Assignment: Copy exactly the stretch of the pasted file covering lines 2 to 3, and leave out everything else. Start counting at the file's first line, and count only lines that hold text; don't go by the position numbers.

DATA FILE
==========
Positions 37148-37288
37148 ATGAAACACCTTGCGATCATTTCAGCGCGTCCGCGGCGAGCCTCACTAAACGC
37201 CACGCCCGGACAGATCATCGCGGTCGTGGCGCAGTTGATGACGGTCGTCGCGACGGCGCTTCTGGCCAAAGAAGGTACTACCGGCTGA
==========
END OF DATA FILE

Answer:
37148 ATGAAACACCTTGCGATCATTTCAGCGCGTCCGCGGCGAGCCTCACTAAACGC
37201 CACGCCCGGACAGATCATCGCGGTCGTGGCGCAGTTGATGACGGTCGTCGCGACGGCGCTTCTGGCCAAAGAAGGTACTACCGGCTGA